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You are reading: Understanding access to higher education amongst humanitarian migrants in Australia

Executive summary

The significance of education participation and success amongst humanitarian migrants

Between 2006 and 2016, Australia provided settlement opportunities to more than 145,000 humanitarian migrants. Despite the breadth of services offered by government and third-sector institutions, they remain amongst the most vulnerable population groups in Australian society.

An important channel for humanitarian migrants to successfully integrate into mainstream society is participation in the local education system and, particularly, higher education. Yet individuals from humanitarian-migrant backgrounds face multiple and unique barriers to education participation and success, over and above those faced by other migrant groups.

Few studies to date have empirically examined the ties between humanitarian-migrant status and circumstances and higher education participation and attainment in Australia. This report fills this significant gap in knowledge.

Leveraging unique and under-utilised data resources

This report provides novel analyses of recent survey and administrative data sources using state-of-the-art statistical methods. It systematically queries two data sources that—despite being ideal to examine humanitarian migrants’ interactions with the Australian education system—remain severely under-utilised for such purposes.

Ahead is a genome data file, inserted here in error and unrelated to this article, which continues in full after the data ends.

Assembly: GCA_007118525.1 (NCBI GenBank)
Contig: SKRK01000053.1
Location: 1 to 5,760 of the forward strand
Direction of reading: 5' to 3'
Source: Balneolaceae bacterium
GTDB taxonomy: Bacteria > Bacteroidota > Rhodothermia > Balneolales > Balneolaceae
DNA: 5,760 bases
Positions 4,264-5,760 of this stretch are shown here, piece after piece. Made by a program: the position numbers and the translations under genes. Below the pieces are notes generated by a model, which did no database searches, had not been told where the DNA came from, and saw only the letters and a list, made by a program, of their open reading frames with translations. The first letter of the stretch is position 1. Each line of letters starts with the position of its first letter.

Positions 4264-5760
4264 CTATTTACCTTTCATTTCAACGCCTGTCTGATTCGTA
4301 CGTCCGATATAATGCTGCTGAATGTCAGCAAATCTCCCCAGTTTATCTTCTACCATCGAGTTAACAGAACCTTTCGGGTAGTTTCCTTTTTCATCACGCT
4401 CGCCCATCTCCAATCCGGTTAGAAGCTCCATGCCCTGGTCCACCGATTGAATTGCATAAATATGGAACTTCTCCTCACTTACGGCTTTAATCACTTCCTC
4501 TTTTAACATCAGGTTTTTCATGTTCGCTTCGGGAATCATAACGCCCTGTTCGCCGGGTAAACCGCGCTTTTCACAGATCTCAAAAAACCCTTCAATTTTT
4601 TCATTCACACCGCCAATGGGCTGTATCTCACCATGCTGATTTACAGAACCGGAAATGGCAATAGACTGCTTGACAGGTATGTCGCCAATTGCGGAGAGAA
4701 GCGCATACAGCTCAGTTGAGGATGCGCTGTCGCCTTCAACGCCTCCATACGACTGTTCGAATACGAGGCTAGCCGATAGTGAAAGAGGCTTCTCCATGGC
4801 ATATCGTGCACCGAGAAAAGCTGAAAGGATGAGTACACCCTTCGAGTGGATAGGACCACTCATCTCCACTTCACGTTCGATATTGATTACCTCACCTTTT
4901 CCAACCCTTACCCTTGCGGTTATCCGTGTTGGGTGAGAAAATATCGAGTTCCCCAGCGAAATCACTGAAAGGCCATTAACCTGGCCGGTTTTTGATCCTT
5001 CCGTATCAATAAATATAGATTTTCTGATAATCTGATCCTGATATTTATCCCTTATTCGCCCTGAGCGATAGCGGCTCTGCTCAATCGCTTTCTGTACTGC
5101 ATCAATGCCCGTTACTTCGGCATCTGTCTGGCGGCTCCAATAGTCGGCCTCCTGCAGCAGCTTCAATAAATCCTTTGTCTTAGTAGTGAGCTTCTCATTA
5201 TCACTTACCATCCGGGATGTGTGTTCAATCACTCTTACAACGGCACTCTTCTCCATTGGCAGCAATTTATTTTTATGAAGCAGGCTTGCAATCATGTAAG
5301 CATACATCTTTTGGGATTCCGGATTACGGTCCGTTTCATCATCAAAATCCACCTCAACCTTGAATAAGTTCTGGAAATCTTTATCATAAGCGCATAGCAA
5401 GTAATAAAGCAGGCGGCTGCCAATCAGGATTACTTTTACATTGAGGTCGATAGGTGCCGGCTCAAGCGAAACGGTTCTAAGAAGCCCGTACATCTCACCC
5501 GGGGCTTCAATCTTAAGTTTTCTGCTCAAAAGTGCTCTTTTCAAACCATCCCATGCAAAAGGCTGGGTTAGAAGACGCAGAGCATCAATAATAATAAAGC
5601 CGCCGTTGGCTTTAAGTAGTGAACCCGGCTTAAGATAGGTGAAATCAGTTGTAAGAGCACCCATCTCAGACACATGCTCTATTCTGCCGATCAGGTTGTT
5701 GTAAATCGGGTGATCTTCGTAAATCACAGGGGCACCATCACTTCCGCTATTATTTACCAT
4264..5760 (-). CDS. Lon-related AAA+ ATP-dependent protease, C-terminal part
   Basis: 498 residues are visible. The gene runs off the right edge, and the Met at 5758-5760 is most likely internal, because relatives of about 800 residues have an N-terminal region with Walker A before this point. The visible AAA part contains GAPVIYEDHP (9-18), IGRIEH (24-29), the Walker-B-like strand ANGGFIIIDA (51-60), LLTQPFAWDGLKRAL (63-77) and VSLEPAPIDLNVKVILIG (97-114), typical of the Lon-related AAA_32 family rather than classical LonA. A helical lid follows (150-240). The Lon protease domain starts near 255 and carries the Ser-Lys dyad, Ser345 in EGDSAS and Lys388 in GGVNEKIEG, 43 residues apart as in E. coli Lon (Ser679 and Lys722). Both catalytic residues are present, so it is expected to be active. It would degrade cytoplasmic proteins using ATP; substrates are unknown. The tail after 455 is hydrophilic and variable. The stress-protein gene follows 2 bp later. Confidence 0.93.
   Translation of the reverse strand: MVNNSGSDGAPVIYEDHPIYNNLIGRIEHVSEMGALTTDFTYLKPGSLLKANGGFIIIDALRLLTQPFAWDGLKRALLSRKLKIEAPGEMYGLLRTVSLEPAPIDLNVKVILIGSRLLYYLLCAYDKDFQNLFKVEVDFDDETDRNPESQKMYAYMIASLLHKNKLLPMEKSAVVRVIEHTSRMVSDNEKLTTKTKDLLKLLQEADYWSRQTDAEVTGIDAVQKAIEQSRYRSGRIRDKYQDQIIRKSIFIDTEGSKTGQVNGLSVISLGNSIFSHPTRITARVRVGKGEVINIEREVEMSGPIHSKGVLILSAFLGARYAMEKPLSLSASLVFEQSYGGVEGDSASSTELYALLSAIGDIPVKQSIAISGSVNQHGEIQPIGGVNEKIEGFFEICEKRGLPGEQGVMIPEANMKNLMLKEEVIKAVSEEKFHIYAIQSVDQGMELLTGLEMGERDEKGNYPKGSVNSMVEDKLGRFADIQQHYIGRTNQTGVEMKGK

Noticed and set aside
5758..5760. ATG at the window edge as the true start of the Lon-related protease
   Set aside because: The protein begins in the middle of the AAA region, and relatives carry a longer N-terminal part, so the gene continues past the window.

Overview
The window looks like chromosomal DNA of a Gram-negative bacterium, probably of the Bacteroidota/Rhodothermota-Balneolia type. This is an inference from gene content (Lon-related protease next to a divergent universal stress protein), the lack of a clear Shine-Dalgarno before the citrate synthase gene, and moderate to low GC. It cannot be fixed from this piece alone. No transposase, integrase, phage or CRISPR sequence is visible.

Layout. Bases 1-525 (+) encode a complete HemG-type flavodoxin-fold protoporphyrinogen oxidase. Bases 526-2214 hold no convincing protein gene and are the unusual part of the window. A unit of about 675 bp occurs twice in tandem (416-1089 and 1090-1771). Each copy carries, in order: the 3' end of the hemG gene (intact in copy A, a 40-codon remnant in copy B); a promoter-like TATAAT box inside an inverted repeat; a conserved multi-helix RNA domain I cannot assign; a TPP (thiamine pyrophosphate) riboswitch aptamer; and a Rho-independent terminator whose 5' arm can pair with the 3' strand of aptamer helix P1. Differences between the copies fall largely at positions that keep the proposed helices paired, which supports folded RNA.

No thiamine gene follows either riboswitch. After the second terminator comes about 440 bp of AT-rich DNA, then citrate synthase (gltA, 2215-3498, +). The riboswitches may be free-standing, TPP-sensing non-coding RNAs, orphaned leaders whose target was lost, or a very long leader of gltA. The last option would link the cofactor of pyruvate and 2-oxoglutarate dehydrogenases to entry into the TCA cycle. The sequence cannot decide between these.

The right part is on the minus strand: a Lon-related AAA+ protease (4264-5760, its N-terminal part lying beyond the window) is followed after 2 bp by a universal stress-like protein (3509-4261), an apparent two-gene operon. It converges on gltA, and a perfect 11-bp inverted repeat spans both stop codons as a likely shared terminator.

Our initial analyses of the 2016 Australian Census and Migrants Integrated Dataset (ACMID) supplemented with the 2016 Census of Population and Housing (the Census) offer a thorough overview of the relative rates of education/higher education participation and attainment of humanitarian migrants in Australia, compared to other migrants and Australian-born people.

Our subsequent analyses of longitudinal survey data from Building a New Life in Australia (BNLA) add further nuance by providing novel evidence on the factors that act as enablers and barriers to education/higher education participation and success amongst a recent cohort of humanitarian migrants.

Both sets of analyses consider potential differences between men and women, thereby recognising that processes of education participation and success are often gendered.

New evidence on humanitarian migrants’ engagement with the Australian education system

Our comparative analyses of ACMID/Census data revealed that:

  • Despite their younger age profile overall, humanitarian migrants tended to enrol in higher education at later ages (23+ years) than other migrants and the Australian-born population and were less likely to participate in higher education during normative ages (18-21 years).
  • Humanitarian migrants were clearly disadvantaged in relation to attaining higher education qualifications: they were approximately half as likely as Australian-born individuals to have a university degree, a third as likely as family migrants and a fifth as likely as skilled migrants.
  • Humanitarian-migrant women were more likely to participate in higher education than humanitarian-migrant men, particularly in the younger age groups. However, humanitarian-migrant men caught up later in life through mature age higher education participation.

Our in-depth analyses of the humanitarian-migrant group using BNLA data revealed that:

  • While only a small share of humanitarian migrants upskilled early into their settlement period, there was an upwards trend over the five-year observation window. By the end of the fifth year, 15.4% of humanitarian migrants were enrolled in a course (other than an English-language course) and 26.1% had attained a qualification.
  • Engagement with higher education amongst humanitarian migrants in Australia is modest. Of all humanitarian migrants enrolled in any course other than an English-language course (i.e., a degree; a trade/technical course; or some other course/work experience), only 14.2% pursued a higher education option. Similarly, of all completions, only 7.6% involved a higher education course.